HOLY CROSS, Iowa — Common health problems kept plaguing James Hall in the months after his birth. It was when his left temple began swelling unexpectedly that doctors sent James and his family to Iowa City.
“Things moved really quickly,” said Ashley Hall, James’ mother.
Neumann’s Bar & Grill in Holy Cross held a benefit event Sunday for the Hall family of Dyersville — 30-year-old Nate, 36-year-old Ashley,14-month-old James, and James’ half siblings, 10-year-old Evan and 9-year-old Alaina Tyler.
James was diagnosed in May with Langerhans cell histiocytosis, a rare disorder in which the body produces too many dendritic cells, a component of the immune system. Only about one out of every 200,000 children develops the disorder during their lifetime, according to St. Jude Children’s Research Hospital. The condition can cause the dendritic cells to combine to form tumors.
“It started when he was about 4 months old,” Ashley said. “He had this diaper rash that wouldn’t go away. When you go to a pediatrician and you look at it, it looks like an everyday rash. Then, he had ‘cradle cap’ — a rash on his scalp. It wasn’t thought to be anything serious at the time.”
James next had to contend with a series of ear infections, beginning when he was 10 months old.
“We battled that from February through May (of this year),” Ashley said.
James then had what appeared to be a simple bump on the head. When the bump grew, local doctors performed tests that indicated the presence of a 4-centimeter mass on James’ left temporal lobe. That sent the family to Iowa City while it was dealing with another family development.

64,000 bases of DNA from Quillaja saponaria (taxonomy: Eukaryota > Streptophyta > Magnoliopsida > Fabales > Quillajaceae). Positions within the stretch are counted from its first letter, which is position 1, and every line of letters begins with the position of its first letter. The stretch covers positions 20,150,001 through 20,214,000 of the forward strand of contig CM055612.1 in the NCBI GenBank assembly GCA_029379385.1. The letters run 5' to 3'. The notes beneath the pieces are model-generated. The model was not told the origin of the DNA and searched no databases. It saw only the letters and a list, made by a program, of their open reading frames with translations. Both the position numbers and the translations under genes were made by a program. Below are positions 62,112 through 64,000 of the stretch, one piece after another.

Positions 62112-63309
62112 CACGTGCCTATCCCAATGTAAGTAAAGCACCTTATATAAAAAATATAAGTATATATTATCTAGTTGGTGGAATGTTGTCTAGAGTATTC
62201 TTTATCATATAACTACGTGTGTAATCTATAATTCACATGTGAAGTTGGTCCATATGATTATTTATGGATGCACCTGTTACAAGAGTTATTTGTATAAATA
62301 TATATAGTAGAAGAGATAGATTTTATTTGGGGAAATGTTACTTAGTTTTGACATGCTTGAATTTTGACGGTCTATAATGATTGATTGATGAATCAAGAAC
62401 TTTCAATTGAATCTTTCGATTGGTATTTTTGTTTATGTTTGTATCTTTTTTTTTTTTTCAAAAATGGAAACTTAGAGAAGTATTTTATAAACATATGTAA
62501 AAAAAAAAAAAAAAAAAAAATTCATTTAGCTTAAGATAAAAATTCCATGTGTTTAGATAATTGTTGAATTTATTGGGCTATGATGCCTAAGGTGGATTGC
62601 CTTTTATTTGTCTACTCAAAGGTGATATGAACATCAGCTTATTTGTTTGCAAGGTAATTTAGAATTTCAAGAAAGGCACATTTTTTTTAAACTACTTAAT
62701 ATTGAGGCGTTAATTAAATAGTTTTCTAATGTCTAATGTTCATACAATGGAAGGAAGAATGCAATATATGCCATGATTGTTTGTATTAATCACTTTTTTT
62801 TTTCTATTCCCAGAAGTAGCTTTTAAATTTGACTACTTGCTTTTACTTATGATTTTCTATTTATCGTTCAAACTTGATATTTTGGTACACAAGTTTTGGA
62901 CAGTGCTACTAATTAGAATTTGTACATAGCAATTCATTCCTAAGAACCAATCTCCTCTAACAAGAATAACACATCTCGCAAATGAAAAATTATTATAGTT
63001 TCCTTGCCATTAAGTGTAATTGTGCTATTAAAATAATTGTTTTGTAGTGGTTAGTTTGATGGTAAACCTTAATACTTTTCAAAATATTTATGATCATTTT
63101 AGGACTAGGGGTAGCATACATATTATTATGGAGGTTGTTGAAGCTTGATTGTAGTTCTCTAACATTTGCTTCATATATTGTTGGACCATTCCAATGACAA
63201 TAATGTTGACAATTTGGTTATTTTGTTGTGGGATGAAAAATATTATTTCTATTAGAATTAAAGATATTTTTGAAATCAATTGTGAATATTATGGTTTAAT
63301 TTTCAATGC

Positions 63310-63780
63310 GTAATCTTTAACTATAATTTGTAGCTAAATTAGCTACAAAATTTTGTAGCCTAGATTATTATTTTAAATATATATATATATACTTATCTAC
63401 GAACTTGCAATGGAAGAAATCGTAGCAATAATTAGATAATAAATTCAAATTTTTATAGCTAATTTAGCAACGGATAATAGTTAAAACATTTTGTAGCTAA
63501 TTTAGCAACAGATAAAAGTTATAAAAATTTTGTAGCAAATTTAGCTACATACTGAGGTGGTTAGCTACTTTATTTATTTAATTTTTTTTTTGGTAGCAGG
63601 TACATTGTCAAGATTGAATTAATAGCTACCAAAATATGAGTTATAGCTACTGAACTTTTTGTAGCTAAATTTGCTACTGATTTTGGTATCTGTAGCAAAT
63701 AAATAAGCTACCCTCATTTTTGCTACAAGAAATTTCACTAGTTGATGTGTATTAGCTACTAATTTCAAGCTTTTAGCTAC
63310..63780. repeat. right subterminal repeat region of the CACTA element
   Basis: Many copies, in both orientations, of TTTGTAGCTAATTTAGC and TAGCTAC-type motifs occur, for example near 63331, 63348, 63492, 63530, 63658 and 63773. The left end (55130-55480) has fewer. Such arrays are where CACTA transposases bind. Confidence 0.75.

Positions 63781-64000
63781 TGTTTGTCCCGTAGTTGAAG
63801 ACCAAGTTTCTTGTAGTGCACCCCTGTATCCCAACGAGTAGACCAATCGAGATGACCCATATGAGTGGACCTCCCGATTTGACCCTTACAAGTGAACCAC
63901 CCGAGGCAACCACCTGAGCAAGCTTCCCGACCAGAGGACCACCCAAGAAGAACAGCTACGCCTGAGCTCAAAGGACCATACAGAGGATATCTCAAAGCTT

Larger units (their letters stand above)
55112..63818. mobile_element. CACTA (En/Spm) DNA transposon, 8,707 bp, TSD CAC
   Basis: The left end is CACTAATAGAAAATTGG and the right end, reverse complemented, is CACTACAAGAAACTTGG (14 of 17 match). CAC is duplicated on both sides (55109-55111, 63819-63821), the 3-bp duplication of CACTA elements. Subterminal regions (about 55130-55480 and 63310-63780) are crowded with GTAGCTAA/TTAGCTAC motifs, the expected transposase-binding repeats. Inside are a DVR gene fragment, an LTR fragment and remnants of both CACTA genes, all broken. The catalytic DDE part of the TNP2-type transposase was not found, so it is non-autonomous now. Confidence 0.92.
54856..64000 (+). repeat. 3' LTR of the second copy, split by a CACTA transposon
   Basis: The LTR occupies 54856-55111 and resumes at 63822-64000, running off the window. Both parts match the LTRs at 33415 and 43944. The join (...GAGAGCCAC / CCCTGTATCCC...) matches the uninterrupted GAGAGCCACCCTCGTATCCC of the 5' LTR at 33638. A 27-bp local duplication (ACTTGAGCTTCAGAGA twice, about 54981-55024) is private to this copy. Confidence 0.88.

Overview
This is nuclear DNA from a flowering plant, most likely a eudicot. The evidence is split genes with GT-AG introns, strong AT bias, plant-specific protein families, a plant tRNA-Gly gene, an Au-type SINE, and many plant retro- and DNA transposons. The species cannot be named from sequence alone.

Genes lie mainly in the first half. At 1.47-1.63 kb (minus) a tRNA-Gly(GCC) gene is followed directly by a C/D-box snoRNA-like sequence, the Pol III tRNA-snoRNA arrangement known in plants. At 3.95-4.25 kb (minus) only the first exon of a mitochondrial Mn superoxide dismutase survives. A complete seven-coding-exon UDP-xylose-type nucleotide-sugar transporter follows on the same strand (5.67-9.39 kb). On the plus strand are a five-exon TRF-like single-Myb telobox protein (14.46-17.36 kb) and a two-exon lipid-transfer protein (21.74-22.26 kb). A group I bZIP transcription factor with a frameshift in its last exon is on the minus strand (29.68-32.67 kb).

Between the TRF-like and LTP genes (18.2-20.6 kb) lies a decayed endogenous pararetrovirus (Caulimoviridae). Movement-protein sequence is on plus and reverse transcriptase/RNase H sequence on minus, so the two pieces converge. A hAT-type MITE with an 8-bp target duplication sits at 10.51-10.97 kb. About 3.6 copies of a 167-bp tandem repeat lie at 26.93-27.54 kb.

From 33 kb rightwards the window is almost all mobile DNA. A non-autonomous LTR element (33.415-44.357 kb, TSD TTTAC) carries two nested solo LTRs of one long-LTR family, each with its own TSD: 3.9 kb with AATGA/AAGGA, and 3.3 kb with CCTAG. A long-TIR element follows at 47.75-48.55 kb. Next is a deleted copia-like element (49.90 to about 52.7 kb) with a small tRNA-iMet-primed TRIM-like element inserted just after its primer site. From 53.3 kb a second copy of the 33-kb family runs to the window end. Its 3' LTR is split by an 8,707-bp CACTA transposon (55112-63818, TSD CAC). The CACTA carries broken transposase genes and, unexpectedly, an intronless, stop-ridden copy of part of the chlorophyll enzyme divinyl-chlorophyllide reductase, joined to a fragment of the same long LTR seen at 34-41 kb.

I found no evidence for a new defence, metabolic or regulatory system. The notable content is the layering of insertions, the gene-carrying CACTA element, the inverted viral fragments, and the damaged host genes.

“This is all being done after finding out that (Ashley) is pregnant again,” Nate said.
University of Iowa doctors performed a battery of tests.
“They scanned everywhere,” Ashley said.
Meanwhile, the mass in James’ head had grown to 5.1 centimeters within the course of a weekend.
“His ear was almost curling over,” Nate said. “Within a week (the size of the mass) had exploded.”
Doctors diagnosed James with Langerhans cell histiocytosis, shortened to LCH. The Halls had never heard of it before.
“It was an emotional roller coaster,” Ashley said. “The first two weeks was extreme stress — the fear of the unknown was the worst. That first week, when we were down in Iowa City, we were away from our family and there isn’t any support except for a telephone call.”
“Every day has gotten better since,” Nate said.
Sunday, James was running after balloons, smiling, playing with Evan and Alaina and acting like a normal 14-month-old. His treatment for LCH consists of a year of regular chemotherapy.
“Every three weeks now we go down to Iowa City and he will have chemotherapy via port and we will bring home chemo shots that we will administer at home for five straight days,” Ashley said. “We give him a shot at night.”
The chemotherapy treatments progressively shrank James’ tumor. However, the treatments are costly, as are the trips to Iowa City.
Kevin Neumann said he decided to host Sunday’s benefit for the family. Neumann said 400 tickets were sold for the benefit, and other people called about attending or otherwise donating to the family.
Neumann has known Nate for years — he and Nate’s mother are second cousins — and said the benefit was a way to help.
“They’re a young couple just starting out,” Neumann said. “After the year we’ve all had, this was a way to give back.”